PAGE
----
Among the many still-unanswered questions medical experts have about the coronavirus is whether it is possible to develop “super immunity” to the virus.
To find out if full immunity from the virus is possible, researchers at the Oregon Health & Science University (OHSU) explored two paths. The first was to see if breakthrough infections after vaccination boost immunity. And the other: Whether getting vaccinated after an infection can also offer robust immunity.
Their findings are good news. It turns out both offer almost equal levels of enhanced protection.
“It makes no difference whether you get infected-and-then-vaccinated, or if you get vaccinated-and-then-a-breakthrough infection,” one of the study’s co-senior authors, Fikadu Tafesse, an assistant professor of molecular microbiology in the OHSU School of Medicine, said in a statement. “In either case, you will get a really, really robust immune response — amazingly high.”
“In either case, you will get a really, really robust immune response — amazingly high.”
Over 100 Oregon Health & Science University employees who had received the Pfizer vaccine were divided into three groups for the study: 42 were vaccinated with no breakthrough infection, 31 were vaccinated after an infection, and 31 had breakthrough infections following vaccination. After controlling for age, sex and time from vaccination and infection, the researchers took blood samples from each participant. Then they exposed the samples to three variants of the live SARS -CoV-2 virus in a Biosafety Level 3 lab on campus. Both groups with “hybrid immunity” ended up having greater levels of immunity when compared to the group that was vaccinated with no follow up infection.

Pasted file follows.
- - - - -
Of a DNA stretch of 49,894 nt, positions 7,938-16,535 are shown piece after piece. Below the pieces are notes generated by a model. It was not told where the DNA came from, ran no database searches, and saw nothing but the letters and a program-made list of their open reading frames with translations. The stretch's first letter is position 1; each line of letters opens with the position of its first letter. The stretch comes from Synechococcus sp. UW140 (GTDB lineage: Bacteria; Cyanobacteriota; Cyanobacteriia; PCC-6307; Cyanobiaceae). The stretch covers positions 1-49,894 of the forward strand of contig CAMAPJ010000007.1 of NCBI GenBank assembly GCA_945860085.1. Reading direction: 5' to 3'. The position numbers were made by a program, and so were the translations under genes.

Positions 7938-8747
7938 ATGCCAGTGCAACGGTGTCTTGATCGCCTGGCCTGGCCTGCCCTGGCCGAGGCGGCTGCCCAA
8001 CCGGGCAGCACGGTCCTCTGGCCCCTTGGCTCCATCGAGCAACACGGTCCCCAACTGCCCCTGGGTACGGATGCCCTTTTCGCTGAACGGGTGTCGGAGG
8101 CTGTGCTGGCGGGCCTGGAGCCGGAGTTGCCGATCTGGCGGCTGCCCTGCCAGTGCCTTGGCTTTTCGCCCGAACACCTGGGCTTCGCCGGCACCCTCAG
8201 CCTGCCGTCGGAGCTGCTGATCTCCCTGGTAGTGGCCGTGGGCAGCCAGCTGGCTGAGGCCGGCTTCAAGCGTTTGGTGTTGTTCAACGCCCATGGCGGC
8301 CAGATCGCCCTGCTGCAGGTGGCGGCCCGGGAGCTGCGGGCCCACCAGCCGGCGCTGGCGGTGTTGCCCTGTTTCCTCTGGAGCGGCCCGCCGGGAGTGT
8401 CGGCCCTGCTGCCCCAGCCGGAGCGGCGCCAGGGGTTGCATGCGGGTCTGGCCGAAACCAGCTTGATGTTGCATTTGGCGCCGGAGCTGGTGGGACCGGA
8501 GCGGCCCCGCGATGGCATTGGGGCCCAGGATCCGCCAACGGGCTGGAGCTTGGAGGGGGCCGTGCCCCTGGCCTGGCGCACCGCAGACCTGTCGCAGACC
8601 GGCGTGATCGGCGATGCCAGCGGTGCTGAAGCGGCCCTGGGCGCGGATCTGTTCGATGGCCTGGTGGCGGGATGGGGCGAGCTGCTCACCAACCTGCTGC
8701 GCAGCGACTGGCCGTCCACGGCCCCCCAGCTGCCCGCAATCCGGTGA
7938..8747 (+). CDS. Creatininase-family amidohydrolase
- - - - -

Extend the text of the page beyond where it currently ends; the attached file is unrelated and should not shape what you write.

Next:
The study was conducted before Omicron’s spread, but the researchers suspect that immunity will hold up with the new variant too.
Immunity from natural infection though is variable. While some folks produced a strong response, others did not. That’s why vaccination and booster is still the best action to take to avoid serious infection. “Vaccination makes it much more likely to be assured of a good immune response,” said the study’s other senior co-author, Bill Messer, an assistant professor of molecular microbiology and immunology and medicine in the OSHU School of Medicine. “I would expect at this point many vaccinated people are going to wind up with breakthrough infections — and hence a form of hybrid immunity.”
The findings, however are definitely promising for the future. With the Omicron variant traveling around the world, the research suggests that numerous breakthrough infections have the potential to bring the pandemic closer to the finish line.
The study is published in Science Immunology.